Monday, August 17, 2015

August is Flying By . . .

My parents were here for most of last week, working on projects around here.

Dad figured out and fixed the smoke detector that would not stop beeping, and rather freaked me out when him messing with the wires in the smoke detector made the living room light blink on and off . . . he tells me he figured it out, I'm taking his word for it LOL.

Our big project for the week was to finish tearing off the shed on the back of the garage, Dad and I did a bunch of it during campmeeting in June, but didn't finish it. It's all gone (and now, this week's project is to start building stairs to the room over the garage, that could previously only be accessed by a ladder thanks to the original shed being in the way, hence the whole reason for this project).

Since I was helping Dad some, and Ashlyn's fully immersed in reading the Harry Potter books, I decided it could be an even more unschooly than usual week. Lexie was abit at loose ends, though she's reading the CS Lewis Space Trilogy, and apparently pondering something she wants to write, so she's been doing lots of talking to herself and telling me to go away when I ask who she's taking to, hee hee.

The Harry Potter books are definitely the biggest/most actual reading Ashlyn's ever done, preferring to listen to audiobooks than read herself, but I'm noticing that she pays a lot closer attention to details when reading, than I do. . . she's making connections as she goes, reading the books that I only realized in retrospect, and sometimes not even then. I've suggested to Lexie (whose, reading style is more like mine, read everything in sight, quickly, and just get the main idea)  that she might enjoy re-reading the Harry Potter books and notice connections she missed the first time through, because she didn't realize they were important.

Little Bit is thrilled to have Mama here to play with :)

Last week was the final week of the library reading program, so much reading happened to get those last tickets in. I'm thinking, in keeping with . . . I have 3 children, who do school in completely opposite ways . . . whereas Ashlyn HATED reading programs of any sort when she was younger . . . they stressed her out, big time! Little Bit definitely responds to the idea of getting something . . . Ashlyn wanted to learn to read because she couldn't stand knowing there was something she didn't know. . . Lexie wanted to learn to read because she wasn't about to let Ashlyn know something she didn't know . . . Little Bit doesn't care, BUT is putting the pieces together and likes "getting stuff" for reading . . . So I'm pondering a reading incentive chart of some sort for her . . . I'd just go with Pizza Hut's "Book It" except there aren't any eat-in Pizza Huts anywhere near us, just carry out, which doesn't work for Book It, so if, in addition to having to buy pizza for the rest of the family, I also have to drive out of the way to get to the restaurant it definitely becomes an expensive "free" pizza LOL.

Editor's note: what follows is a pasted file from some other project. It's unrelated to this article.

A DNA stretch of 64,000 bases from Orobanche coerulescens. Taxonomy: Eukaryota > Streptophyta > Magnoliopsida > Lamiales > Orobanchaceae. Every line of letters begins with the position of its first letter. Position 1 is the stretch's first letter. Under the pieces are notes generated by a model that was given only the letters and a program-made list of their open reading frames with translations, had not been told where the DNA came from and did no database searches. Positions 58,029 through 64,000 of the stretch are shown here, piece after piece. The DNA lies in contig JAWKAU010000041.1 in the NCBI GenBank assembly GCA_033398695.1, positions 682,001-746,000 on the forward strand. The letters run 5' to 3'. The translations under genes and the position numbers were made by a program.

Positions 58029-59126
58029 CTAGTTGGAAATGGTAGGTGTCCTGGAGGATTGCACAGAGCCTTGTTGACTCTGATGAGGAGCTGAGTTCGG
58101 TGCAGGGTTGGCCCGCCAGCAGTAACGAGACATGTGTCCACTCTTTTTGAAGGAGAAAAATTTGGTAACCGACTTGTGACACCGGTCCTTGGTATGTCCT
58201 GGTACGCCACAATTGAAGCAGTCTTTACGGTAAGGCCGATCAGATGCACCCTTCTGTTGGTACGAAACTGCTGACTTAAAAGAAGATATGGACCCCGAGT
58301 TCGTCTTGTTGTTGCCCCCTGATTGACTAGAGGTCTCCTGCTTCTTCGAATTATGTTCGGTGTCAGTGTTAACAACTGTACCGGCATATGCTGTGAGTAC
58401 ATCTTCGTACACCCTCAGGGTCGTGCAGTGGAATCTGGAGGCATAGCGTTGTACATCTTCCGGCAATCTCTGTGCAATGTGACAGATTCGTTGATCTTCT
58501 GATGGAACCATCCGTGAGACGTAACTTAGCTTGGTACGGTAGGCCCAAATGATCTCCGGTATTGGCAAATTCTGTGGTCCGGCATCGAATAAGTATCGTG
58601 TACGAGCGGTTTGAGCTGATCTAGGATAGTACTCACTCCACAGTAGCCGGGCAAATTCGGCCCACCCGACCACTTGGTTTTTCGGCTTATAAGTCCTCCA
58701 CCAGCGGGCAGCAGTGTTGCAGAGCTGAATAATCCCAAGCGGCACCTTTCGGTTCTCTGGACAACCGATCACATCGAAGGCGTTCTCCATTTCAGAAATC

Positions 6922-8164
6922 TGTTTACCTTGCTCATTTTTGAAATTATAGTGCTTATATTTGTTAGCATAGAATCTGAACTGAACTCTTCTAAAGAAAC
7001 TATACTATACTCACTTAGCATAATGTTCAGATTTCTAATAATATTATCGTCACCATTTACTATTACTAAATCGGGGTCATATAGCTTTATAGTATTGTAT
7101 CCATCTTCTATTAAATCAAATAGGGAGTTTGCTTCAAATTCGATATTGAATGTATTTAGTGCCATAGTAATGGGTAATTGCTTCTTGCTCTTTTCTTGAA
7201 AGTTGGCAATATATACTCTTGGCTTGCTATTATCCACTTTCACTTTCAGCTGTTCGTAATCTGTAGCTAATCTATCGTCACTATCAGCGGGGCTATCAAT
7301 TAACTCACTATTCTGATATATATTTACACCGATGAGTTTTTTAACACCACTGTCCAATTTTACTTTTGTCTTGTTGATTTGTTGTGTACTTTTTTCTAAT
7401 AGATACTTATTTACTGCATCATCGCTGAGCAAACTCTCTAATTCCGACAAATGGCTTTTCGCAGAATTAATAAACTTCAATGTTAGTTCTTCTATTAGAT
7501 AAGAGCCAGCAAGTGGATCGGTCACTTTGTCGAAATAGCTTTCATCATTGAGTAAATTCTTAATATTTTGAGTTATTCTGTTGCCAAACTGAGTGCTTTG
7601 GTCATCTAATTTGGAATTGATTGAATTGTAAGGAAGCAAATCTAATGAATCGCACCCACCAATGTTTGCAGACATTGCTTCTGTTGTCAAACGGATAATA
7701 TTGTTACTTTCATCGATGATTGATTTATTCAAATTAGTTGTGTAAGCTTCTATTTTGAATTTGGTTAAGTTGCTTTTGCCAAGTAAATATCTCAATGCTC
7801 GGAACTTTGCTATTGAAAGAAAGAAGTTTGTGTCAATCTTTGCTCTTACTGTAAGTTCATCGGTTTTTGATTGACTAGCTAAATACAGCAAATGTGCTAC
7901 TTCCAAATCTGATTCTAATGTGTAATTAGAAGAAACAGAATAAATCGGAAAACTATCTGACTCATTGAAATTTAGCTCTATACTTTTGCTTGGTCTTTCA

So that was our week. . . nothing earth shattering, but we're keeping busy :)

1 comment:

Valerie at Home said...

The one semester Kate was in public school, she discovered the AR program where you read a book, took a little quiz, and earned a specific number of points based on the reading level of the book. Whoever had the highest score at the end of the year won a prize. Well, knowing there was a competition she could win she went from *hating* to read to polishing off the entire Harry Potter series, the boys vs girls series from Phyllis Reynolds Naylor, and a ton of individual books all between January and the end of May (the rest of the kids had the whole year). She technically had the highest number of AR points in the 4th grade, but they gave her the math award because she had also racked up the highest number of points in Study Island. She might not have learned much in her public school semester, but we learned that the child will do *anything* if she can win a prize. It's all about finding the motivation for each child and then using that knowledge to help make learning something they want to do.